| June 2003

Good as Prairie Gold

Kansan collector gives old iron Midas touch

Some people claim to bleed red or green when it comes to their favorite tractors, while others see the beauty in all brands. That's the case with Louis Gast of Linwood, Kan., who owns a small fleet of four brands: a Cockshutt 540, a Massey-Ferguson TD35, an Allis-Chalmers D17, and his newest project, a 1950 Minneapolis-Moline ZAU.

While looking for a tractor project, Louis eyeballed two old, orange cast-aways that his neighbor, Sam Thrift, had rusting away on his property. Louis says he was interested in the tractors after he realized that there weren't many Minneapolis-Molines at tractor shows. 'The owner said he'd sell it for $100 if I couldn't fix it up,' Louis remembers. 'I told him that's what I intended to do, so he said he'd rather give it to me and watch me restore it than sell it.' The neighbors agreed, and Louis hauled off two model ZAUs -one for parts, the other for restoration.

With the help of his brother-in-law, Kenny Thompson, both tractors were moved to Louis's garage with a skid loader. That was the easy part. With two rusted hulks taking up space, it was time for Louis to get down to business. Louis started the project by dismantling the tractor one piece at a time in August 2001. With hundreds of parts to keep track of, surprisingly, he never mixed up any of the parts he removed, even though this was his first true restoration. 'I didn't really keep anything separated,' he says. 'I already knew what had to go where, so I pulled it off and then put them aside.' Every single component was either replaced or reconditioned, including the clutch, pistons, rings, wheels and cylinders. An easy job? No way. Yet Louis seemed unaffected by the formidable project. To him, the transformation was just a matter of patience and perseverance. Prompting him to discuss the restoration's specific problems is like removing a rusty bolt from old iron.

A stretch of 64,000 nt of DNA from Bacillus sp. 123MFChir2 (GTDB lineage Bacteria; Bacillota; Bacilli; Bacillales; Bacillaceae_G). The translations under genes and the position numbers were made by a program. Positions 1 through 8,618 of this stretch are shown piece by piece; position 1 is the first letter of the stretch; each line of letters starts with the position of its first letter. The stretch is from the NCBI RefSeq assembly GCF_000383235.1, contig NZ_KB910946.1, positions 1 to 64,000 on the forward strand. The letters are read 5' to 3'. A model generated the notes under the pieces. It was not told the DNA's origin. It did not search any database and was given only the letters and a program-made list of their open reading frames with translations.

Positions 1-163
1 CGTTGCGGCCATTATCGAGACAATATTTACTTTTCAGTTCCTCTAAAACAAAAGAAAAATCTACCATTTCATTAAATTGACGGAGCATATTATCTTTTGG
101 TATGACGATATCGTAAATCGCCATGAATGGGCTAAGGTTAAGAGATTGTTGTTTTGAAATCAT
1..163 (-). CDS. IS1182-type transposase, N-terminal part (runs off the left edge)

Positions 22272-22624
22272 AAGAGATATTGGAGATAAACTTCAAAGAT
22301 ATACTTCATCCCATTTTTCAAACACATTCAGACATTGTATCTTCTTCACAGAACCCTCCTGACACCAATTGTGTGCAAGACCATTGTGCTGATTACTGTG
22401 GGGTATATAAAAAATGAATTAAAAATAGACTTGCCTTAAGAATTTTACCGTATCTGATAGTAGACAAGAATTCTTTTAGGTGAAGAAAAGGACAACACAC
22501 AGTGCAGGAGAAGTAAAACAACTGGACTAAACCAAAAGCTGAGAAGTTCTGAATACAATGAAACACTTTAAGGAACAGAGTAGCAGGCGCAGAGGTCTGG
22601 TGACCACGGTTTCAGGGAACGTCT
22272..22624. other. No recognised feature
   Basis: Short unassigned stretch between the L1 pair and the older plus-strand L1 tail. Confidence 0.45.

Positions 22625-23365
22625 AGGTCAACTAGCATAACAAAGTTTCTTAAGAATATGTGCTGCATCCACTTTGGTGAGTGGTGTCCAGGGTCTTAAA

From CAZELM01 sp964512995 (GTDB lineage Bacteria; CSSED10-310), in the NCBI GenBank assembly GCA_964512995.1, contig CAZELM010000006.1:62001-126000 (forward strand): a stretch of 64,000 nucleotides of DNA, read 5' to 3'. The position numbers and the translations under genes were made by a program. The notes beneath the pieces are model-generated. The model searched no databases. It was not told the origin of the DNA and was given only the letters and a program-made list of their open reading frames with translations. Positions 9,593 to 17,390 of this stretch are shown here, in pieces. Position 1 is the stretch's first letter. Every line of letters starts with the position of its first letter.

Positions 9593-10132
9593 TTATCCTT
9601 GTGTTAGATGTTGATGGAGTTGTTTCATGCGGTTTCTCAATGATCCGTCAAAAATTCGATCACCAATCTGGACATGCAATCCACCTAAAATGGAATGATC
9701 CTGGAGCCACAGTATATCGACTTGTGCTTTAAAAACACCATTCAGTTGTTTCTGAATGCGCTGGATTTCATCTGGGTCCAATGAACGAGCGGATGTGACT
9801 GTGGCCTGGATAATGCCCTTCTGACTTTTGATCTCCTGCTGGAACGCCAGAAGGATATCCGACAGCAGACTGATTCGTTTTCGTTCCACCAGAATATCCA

'O.K., it wasn't quite that easy,' he reluctantly admits. Louis shuffled between two salvage yards looking for parts and 'spent more money than the darn thing is worth.' The entire tractor was rusted inside and out, so Louis blasted away at the rusty, pitted components one at a time. 'I won't be doing that again,' he says with a chuckle. The sandblasting took too much time for each part. Also, he built a radiator for the old tractor, which turned into another excursion. Louis searched junkyards and selected two broken radiators before he found one worthy for the restoration. Those old radiators won't go to waste, though. He plans to build a mailbox from the scrap, if he ever finds time.

Louis, a very capable mechanic, had more problems working around the tractor's dilapidated condition than he did rebuilding the ZAU. 'Tearing apart the tractor was the hardest part for me,' he remembers. 'Bolts were always breaking off before I could get them out of the tractor.' The nuts and bolts were rusted all the way through. In fact, the rust-covered tractor provided home to a few local animals. To Louis's surprise, a large cache of walnuts poured out when he removed the cover to the crankcase. He removed about 25 winters' worth of squirrel nuts, which completely filled two 5-gallon buckets.

The two pitted cylinders of the ZAU's engine also posed a challenge. Louis took them to a local machine shop to have them bored out, but the bore wasn't deep enough, so he returned and had them hand ground even further, which proved too deep. The bore went through the bottom of the cylinders into the water jacket. Rather than try more repairs to the cylinders -this was his third attempt - he just replaced them.